I'm a bit in a pickle: we invited a guest from overseas and we need a receipt to reimburse their flights. However, they booked "unrelated" flights with United Airlines in the same booking and the receipt only have a total including both the correct and unrelated flights together, which we can't accept as receipt to issue reimbursement.

The guest should have flown Washington, D.C. to Venice on the 10th of November, but their receipt includes flights from Venice to Washington, D.C. (Venice - Munich - Washington, D.C.) on the 5th of August and then flights from Washington, D.C. to Venice (via Munich again) on the 10th of November for a total of say 3k $.

Is there a way to split this 3k $ receipt into separate receipts so that the Washington, D.C.—Venice flights of the 10th of November can be assigned their separate price? (even better would be a per-leg receipt).

We can't simply say let's reimburse half, because the public administration issuing the reimbursement must have exact receipts and reimbursements must match the value on the receipts, so we are stuck at not being able to reimburse them.

Add to this that the guest is a bit angry for the delay and is not very cooperative, so they are unlikely to spend much time with United customer service to try to fix this.

Booking and flights happened more than 90 days ago. Some flights were operated by Lufthansa.

I already tried United airlines, Lufthansa website and couldn't find anything relevant.

  • 14
    Airline pricing is tricky. Booking multiple legs and return flights affects the total pricing. I don't think you can get an "itemized" receipt you're looking for.
    – littleadv
    Commented May 8 at 7:15
  • 9
    There’s a good chance that this return ticket is actually cheaper than a one-way ticket…
    – jcaron
    Commented May 8 at 12:26
  • 14
    Also, if you invited a guest, is it not normal procedure to refund the flight both ways?
    – jcaron
    Commented May 8 at 13:04
  • @JonathanReez We told them "we are going to reimburse at most X€", they went ahead and spent 2-3 times as much flying business class. We would have bought economy tickets for a roundtrip. This was clearly specified in the first contact we ever had with them, so they knew from the start we would not cover a roundtrip intercontinental business class flight. My problem is that with their receipt we can't even provide any reimbursement for the flight.
    – Bakuriu
    Commented May 11 at 12:26
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    – JonathanReez
    Commented May 11 at 15:09

2 Answers 2


Short answer is, you can't. Most legacy airlines including United have incredibly complicated pricing rules and the cost of flying A-B-C (or, in your case, A-B-A) is very different from buying separate tickets for A-B and B-C.

In a sane company you would reimburse half the ticket price or an estimated equivalent of a one-way flight, but if your administration won't accept this (have you talked to them in person or on the phone?), there's nothing you can do. United will not and cannot issue you receipts for half the flight, because that's not a separately priced unit.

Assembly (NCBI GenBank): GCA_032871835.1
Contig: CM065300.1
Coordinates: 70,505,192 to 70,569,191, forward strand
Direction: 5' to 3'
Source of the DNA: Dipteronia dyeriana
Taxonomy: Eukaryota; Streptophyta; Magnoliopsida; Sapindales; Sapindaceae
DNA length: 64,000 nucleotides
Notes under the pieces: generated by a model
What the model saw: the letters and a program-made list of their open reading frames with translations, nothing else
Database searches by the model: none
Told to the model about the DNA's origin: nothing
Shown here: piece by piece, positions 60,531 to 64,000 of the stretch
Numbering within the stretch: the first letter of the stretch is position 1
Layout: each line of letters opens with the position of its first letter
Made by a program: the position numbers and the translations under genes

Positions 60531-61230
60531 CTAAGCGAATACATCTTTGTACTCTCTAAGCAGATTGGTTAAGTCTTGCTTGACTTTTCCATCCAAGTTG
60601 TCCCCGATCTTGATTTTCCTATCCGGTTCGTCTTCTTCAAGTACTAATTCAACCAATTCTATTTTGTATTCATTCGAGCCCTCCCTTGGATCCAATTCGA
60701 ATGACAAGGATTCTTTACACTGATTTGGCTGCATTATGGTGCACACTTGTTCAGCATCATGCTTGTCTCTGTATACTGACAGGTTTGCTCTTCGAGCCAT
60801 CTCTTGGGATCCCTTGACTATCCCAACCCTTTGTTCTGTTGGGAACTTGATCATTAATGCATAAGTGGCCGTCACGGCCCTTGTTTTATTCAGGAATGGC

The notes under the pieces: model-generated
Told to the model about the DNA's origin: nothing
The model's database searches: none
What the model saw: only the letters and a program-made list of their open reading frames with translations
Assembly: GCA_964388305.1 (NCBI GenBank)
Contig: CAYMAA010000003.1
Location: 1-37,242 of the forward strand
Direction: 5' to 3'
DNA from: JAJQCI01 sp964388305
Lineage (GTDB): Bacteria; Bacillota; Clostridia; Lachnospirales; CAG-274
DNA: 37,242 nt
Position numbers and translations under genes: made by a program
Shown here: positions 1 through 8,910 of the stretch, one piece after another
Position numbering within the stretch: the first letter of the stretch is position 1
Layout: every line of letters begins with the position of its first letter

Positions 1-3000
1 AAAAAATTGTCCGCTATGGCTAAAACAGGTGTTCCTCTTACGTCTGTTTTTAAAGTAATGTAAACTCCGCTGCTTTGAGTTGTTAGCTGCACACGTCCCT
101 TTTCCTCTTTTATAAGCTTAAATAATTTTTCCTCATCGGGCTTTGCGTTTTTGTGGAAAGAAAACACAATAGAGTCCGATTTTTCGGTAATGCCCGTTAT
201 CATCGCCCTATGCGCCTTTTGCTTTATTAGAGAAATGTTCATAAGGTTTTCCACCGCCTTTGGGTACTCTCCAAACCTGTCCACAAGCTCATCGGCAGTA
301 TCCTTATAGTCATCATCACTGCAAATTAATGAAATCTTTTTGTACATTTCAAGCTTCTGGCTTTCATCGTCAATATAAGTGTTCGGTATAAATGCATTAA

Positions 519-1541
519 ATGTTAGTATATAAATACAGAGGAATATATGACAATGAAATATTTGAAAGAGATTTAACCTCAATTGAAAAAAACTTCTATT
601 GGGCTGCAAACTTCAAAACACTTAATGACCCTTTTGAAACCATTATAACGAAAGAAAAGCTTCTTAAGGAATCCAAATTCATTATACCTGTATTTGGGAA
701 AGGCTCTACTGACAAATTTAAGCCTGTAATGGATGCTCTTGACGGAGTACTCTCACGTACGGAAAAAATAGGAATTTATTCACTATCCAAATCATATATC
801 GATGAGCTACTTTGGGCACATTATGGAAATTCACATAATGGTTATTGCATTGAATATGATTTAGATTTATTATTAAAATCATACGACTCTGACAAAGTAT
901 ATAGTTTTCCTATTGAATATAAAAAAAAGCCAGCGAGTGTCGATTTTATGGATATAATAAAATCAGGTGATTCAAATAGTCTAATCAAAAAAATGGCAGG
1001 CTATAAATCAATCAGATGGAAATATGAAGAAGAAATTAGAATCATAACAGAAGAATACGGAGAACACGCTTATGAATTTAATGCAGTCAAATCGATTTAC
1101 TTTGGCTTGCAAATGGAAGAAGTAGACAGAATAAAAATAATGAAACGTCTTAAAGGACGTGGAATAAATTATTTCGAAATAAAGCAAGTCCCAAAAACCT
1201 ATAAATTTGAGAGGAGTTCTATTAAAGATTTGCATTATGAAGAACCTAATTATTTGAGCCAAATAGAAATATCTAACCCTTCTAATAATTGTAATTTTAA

• 4
    Even sane companies are typically restricted by applicable tax laws telling them what is an eligible business expense and how do you document one. Relevant tax authorities may well take a dim view of all sorts of creative workarounds. If the guest really wants a refund,they will likely have to spend an evening with their favourite PDF editor and create a fake receipt saying whatever is agreed. (That's likely illegal,the only perfectly clean solution is to forget about the refund and call this a life lesson.)
    – TooTea
    Commented May 8 at 12:42
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    @TooTea I doubt the tax authorities would have any problems with reimbursing half the ticket price for half the flights, this sounds purely like an issue with OP's persnickety bean counters. Commented May 8 at 21:41
  • 4
    In the US, my experience is that it's no problem to get companies to issue partial reimbursements. The IRS will presumably accept the receipt for the entire cost as satisfactory for proving the lower cost. The reimbursement is calculated based on what the price of the approved ticket would have been, without the extra legs. Since airline pricing is very obscure, the actual ticket could be twice that, or barely more (or even less, in rare cases, obviously meaning only the actual price would be reimbursed.) Commented May 9 at 5:51
  • 3
    @lambshaanxy Here in Sweden, the tax authorities have problems with all sorts of things that sound like perfectly fine to me. I would absolutely not be surprised if "we paid half the trip" does not work for some authorities.
    – xLeitix
    Commented May 10 at 7:28
  • The perfect answer, except: "In a sane company .." I'm afraid I totally disagree - pls see my answer!
    – Fattie
    Commented May 10 at 15:42

Any company big or small I've ever contracted for, if they told me "Fly X and we will pay", and then, I flew utterly differently (i.e a month or such earlier),

they wouldn't say anything to me, I'd just get one of the automatic emails saying the contract was terminated (and, obviously, they'd never pay for the flights).

If at any time I told someone working for us "Fly X and we will pay", and then, they flew utterly differently (i.e a month or such earlier), I would just ghost them and that's that. (As a small business, I wouldn't have the time to send a polite goodbye email.)

(Note too that - obviously - generally the company involved just buys the ticket for the flyer, and that's that.)

The answer to the question is just "no". You can't "split" airline pricing, any more than when buying a car you could say "the doors cost X, the frame cost Y, etc".

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